While The Chicago Transit Authority was a success, Chicago is considered by many to be Chicago's breakthrough album, yielding a number of Top 40 hits, including "Make Me Smile" (#9), "Colour My World" (#7), and "25 or 6 to 4" (#4). The centerpiece of the album was the thirteen-minute song cycle "Ballet for a Girl in Buchannon". Guitarist Terry Kath also participated in an extended classically styled cycle of four pieces, three of which were co-written by the well-known, arranger, composer, and pianist Peter Matz. The politically outspoken Robert Lamm also tackles his qualms with "It Better End Soon", another modular piece. Peter Cetera, later to play a crucial role in the band's music, contributed his first song to Chicago and this album, "Where Do We Go From Here".
Released in January 1970 on Columbia Records, Chicago was an instant hit, reaching #4 in the US and #6 in the UK.
Bridge over Troubled Water is the fifth and final studio album by American folk rock duo Simon & Garfunkel, released in January 1970 on Columbia Records. Following the duo's soundtrack for The Graduate, Art Garfunkel took an acting role in the film Catch-22, while Paul Simon worked on the songs, writing all tracks except one. With the help of producer Roy Halee, the album followed a similar musical pattern as their Bookends, partly abandoning their traditional style in favor of a more creative sound, combining rock, R&B, gospel, jazz, World music, pop and other genres. After filming Catch-22, Garfunkel returned and the duo recorded around 14 tracks, three of which were not featured in the album. The inclusion of a 12th track was long discussed but they eventually decided upon 11 songs. It was described as both their "most effortless record and their most ambitious."
Jar of Flies is the third studio EP by the American rock band Alice in Chains, released on January 25, 1994 through Columbia Records. It is the first EP in music history to debut at number one on the Billboard 200 Chart with the first week sales exceeding 141,000 copies in the United States and was well received by critics. The EP has since been certified triple-platinum by the RIAA and has gone on to sell 4 million copies worldwide, making Jar of Flies one of the biggest sellers in Alice in Chains' catalog.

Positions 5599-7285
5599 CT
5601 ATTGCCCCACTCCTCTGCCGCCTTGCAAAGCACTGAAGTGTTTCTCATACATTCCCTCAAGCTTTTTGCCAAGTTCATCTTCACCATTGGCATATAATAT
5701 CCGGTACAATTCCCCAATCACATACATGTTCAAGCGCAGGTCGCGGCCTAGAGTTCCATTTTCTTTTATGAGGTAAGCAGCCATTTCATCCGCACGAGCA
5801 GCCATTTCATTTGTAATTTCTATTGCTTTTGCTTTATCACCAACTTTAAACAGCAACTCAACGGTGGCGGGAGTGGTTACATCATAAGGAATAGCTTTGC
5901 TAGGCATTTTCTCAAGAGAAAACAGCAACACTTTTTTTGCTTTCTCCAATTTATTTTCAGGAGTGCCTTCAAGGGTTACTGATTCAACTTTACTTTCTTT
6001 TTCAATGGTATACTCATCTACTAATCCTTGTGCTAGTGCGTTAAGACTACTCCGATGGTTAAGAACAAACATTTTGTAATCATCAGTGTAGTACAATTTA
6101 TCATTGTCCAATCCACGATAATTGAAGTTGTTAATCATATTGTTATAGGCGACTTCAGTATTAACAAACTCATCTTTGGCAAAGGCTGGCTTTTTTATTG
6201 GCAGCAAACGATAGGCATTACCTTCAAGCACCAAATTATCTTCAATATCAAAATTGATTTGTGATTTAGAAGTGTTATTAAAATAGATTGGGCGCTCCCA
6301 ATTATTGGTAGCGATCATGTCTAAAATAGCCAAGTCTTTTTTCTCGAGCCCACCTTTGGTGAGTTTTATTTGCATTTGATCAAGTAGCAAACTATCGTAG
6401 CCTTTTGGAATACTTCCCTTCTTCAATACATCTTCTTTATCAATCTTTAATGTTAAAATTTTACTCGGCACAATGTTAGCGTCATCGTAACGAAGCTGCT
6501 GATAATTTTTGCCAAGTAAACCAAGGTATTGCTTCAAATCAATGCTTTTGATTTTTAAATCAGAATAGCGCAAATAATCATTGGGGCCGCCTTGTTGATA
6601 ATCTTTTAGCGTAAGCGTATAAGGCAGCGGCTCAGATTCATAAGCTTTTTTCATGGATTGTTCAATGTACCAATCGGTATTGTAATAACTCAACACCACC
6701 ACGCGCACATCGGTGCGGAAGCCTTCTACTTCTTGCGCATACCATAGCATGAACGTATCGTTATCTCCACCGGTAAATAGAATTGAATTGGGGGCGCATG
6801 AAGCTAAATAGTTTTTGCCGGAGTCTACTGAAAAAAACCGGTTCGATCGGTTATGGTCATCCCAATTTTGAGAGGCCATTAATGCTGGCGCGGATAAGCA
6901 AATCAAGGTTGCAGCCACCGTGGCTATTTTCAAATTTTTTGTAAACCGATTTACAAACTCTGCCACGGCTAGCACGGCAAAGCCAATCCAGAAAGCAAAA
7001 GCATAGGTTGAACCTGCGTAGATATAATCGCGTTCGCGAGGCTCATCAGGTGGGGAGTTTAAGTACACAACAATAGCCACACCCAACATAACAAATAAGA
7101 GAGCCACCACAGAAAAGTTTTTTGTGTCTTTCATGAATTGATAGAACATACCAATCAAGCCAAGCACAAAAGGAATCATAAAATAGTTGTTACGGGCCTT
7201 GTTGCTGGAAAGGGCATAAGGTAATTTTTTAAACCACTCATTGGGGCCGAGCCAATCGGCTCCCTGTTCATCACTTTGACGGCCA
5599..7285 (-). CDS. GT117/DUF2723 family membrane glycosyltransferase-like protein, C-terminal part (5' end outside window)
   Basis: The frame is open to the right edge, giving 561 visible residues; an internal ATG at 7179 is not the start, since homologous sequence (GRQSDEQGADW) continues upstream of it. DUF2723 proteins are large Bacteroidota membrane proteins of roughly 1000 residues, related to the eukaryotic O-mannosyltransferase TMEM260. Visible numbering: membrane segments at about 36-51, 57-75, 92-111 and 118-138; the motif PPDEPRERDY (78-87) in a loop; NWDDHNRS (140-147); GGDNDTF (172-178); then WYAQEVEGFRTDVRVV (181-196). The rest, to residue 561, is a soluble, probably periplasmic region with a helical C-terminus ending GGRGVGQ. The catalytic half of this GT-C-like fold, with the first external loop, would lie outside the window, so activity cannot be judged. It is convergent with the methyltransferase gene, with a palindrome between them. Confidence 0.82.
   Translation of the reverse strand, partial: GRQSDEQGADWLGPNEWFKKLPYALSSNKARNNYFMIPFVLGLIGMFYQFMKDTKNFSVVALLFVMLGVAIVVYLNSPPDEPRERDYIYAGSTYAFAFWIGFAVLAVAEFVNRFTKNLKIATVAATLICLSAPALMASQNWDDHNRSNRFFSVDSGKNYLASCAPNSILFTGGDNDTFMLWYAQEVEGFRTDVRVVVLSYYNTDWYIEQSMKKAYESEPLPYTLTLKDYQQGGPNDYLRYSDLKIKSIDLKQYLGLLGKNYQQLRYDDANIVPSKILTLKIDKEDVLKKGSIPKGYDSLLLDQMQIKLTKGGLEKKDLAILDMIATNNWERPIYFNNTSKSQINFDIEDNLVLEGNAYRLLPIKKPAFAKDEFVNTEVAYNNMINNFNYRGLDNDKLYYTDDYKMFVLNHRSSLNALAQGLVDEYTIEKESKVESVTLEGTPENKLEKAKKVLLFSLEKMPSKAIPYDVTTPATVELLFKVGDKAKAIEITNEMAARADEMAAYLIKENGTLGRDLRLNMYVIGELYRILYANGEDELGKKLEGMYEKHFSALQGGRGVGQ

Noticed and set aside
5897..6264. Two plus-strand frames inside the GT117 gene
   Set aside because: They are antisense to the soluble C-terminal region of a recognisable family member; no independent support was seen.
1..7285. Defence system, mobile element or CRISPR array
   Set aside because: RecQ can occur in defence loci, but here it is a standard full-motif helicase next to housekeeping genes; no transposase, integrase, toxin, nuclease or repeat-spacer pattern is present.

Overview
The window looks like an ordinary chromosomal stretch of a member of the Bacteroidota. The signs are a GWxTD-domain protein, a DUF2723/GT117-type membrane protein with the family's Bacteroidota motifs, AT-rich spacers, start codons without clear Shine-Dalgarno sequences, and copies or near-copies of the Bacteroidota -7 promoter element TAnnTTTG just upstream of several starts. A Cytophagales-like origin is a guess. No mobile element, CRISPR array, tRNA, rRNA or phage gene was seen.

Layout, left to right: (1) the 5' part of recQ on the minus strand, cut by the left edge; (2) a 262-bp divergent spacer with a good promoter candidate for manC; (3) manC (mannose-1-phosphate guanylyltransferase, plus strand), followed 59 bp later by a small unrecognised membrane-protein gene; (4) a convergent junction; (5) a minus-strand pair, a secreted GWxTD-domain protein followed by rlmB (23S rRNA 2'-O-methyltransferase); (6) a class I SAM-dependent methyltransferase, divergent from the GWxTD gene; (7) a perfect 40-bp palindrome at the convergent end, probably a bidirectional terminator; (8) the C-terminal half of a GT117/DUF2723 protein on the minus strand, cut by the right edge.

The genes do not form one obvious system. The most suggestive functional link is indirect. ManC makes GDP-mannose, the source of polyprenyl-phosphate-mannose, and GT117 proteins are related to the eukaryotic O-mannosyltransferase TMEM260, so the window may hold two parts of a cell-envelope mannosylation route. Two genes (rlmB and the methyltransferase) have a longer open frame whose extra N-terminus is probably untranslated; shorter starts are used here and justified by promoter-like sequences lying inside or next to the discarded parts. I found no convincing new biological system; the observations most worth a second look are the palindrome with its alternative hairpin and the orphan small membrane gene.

After the War is an album by Irish rock guitarist Gary Moore, released in 1989. Like Moore's prior album Wild Frontier, this album contains elements of his Celtic roots. The instrumental track "Dunluce" is named after Dunluce Castle in Northern Ireland.
The track "Led Clones," with Ozzy Osbourne sharing lead vocals with Moore, pokes fun at bands such as Kingdom Come who were quite popular at the time and were based on a Led Zeppelin type sound and image; it also appeared on a compilation album. Moore again pays tribute to the memory of his long-time friend and colleague Phil Lynott with the song "Blood of Emeralds".
"After the War" is the last conventional hard rock album by Moore until Dark Days in Paradise (1997); the next album marked a departure into blues.
The Great Lost Kinks Album is a 1973 LP of unreleased material issued by Reprise Records after The Kinks had moved to RCA. The tracks were recorded between 1966 and 1970 and master tapes were shipped to the US Reprise Label in the early 1970s to fulfill contractual obligations with that label. Kinks leader and songwriter, Ray Davies, intended most of the songs to remain unreleased "collateral" tracks for Reprise. Several other songs from these "collateral" recordings had been released on the 1972 Reprise compilation The Kink Kronikles.
Skid Row is the self-titled debut album by American heavy metal band Skid Row, released on January 24, 1989. The album charted at #6 on The Billboard 200 and is certified 5x Platinum by the RIAA. Released from the album were the top 10 singles "18 and Life" and "I Remember You" and the mainstream rock hit "Youth Gone Wild." It is the band's most commercially successful album. The album has since sold five million copies in the United States alone.